Personal Computer Museum, Canada's Videogame Museum

Tandy 1000 EX

Tandy 1000 EX

Speed7.16 MHz
Memory256 KB

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Tandy/Radio Shack

Release Date: 1/12/1986
Manufacturer: Tandy/Radio Shack
Original Retail Price:
Adjusted Inflation Price:
Donated By: Jason Souliere
The Tandy 1000 EX has 256KB of RAM and has a CGA graphics mode with a special "Tandy" mode that enabled 16 colors. The machine has a 7.16 MHz Intel 8088 processor and was considered quite a powerhouse "clone" at the time. The unit also has a built in 5.25" drive on the right-hand side.

Radio Shack AdA common misconception about the Tandy line is that it was not truly compatible with the IBM PC while in fact, there was very little software that did not run on it. Many game manufacturers even added support for the special modes the Tandy offered: a good gesture for those that owned the machine but probably a contributing factor to those thinking that the Tandy was somehow different (in a bad way).

Tandy CM-5 Monitor

Tandy CM-5 Monitor
Release Date: 1/1/1986
Donated By: Wilma Green
The CM-5 monitor is a newer version of the CM-4. Both are CGA monitors (4 colors) but if hooked up to the Tandy 1000 EX, this monitor can actually display 16 colors in the 320x200 graphics mode.

User Comments
Chuck Skelly, Underhill, VT, USA on Wednesday, April 11, 2018
I still have this first computer(Tandy 1000EX) in my basement, with the CM-11 color monitor, modem card, and printer. I picked up a Tandy 1000HX at a yard sale about 10 years ago. I fired it up for the kids and showed them the game frogger(frogs jumping onto logs)...They loved it!
Chrisnova777 on Monday, March 26, 2018
im looking to find one of these - fond memories from when i was 9/10/11 years old i stared at one of these all day all night back then - if anyone in ontario is selling one, please email me chrisnova777 (@ at) google mail (gmail) i have a 386DX/40Mhz machine that has an EGA wonder card in it that i'd like to get a color 9-pin EGA/VGA monitor to go with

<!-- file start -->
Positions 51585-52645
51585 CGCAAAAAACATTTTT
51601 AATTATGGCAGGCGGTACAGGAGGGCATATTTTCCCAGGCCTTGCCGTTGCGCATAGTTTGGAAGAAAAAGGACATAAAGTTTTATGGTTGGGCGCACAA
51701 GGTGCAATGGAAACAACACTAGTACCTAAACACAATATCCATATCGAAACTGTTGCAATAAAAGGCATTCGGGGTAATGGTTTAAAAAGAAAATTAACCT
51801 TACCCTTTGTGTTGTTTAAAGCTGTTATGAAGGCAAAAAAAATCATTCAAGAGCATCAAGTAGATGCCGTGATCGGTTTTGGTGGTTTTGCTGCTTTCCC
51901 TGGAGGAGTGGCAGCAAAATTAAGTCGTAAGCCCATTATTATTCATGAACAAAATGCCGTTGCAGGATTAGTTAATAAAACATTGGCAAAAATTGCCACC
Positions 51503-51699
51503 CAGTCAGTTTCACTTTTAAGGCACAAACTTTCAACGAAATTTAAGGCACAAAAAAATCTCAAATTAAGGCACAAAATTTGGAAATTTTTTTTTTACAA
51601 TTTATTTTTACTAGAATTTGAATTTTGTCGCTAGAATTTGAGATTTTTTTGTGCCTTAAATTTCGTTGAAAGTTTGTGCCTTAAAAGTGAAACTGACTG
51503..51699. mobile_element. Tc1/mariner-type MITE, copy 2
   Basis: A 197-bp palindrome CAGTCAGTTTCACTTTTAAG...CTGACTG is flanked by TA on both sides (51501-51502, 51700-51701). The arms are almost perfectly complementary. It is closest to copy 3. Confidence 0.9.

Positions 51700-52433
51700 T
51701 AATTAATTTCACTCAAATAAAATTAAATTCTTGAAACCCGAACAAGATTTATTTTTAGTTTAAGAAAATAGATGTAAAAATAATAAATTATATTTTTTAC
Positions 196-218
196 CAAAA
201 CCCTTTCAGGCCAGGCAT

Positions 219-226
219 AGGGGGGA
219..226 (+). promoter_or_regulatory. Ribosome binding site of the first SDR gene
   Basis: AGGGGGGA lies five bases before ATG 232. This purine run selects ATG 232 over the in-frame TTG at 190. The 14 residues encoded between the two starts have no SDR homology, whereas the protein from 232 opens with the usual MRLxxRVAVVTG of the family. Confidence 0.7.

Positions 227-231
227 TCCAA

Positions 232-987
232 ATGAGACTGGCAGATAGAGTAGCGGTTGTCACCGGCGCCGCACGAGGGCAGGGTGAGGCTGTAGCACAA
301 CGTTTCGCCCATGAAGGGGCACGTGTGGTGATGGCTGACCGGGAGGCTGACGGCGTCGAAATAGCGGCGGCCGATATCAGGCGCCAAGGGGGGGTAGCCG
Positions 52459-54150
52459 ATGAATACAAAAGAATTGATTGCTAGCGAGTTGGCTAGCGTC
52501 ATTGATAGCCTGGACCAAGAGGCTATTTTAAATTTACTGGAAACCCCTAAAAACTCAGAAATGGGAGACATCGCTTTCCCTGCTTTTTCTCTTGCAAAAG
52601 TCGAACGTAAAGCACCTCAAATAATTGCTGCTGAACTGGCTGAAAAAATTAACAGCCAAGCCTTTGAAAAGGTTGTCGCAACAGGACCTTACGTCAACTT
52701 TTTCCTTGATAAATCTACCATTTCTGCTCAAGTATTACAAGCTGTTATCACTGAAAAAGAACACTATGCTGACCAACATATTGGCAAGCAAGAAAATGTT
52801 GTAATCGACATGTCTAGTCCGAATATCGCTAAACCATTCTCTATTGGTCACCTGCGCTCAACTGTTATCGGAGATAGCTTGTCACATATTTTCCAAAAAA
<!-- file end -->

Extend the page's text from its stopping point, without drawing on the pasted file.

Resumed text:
Darlene Molina on Thursday, May 14, 2015
WOW! This was my first PC! I bought it brand new at 18 years old the minute I got an insurance settlement for getting rear ended in a car accident. The check was for $1,500 and I spent most of it on this dinosaur! It didn't come with a mouse so I had to pay an additional $50 for one! LOL At some point within a couple of years of purchasing it I spent an additional $300 or something crazy like that on an external 3.5" floppy drive. OMG! For that ungodly amount of money spent on that thing all I ever did was play lame monochrome games like Wheel of Fortune where a pixelated Vanna White jerkily moved in the general proximity of the letters looking like a broken perpetual wave machine. Sadly, I spent all of that money hoping to play Zork and a few other similar text based pretend "AI" games. I was crushed to discover I could not.
FRED HOWE on Tuesday, April 21, 2015
Adding to my previous comment, I recently dug the EX out of my garage, dusted it off and fired it up for the first time in about 10 years or more. Everything worked, apparently, but the hard drive does not communicate with the computer. it seems to spin up and go thru its power-up exercises, but the computer does not recognize it. Unfortunately, the only working DOS 5.0 boot disk sat in the floppy drive for all this time, and seems to have some issues. I can't remember how this set-up was done so the computer that Tandy swore in writing to me would not EVER work with a hard drive actually worked. The company (Tulin) that nade the hard drive and interface board is out of business, so I can't ask them, and I don't have the installation instructions any more. If anyone has any idea how this trick was accomplished, please help me out. I'd like to get the unit back in fighting shape and offer it for sale. I can send the contents of the autoexec.bat and config.sys files if it would help. There are several lines in them that I had to "rem" out (after figuring out how to use EDLIN again), to get the computer to boot properly from the floppy without a whole series of error messages.
Terry Ritchie on Saturday, November 22, 2014
The Tandy 1000EX was my favorite clone PC from the later 80's and early 90's. I learned how to program in Turbo Pascal, Ada, Assembler and Cobol on this beast. I used it to write a game called Link-Four (a Connect Four clone) that was published in the April 1992 edition of PCM Magazine, a magazine devoted to Tandy PC compatibles. I upgraded it to 640KB, added a second 3½" floppy drive, a CM5 monitor, a 60MB external SCSI hard drive, 300 baud plus card modem and RS-232 plus card port. Man, those were the days to be into computing!
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* Inflation data courtesy of Values are approximate using our own calculations.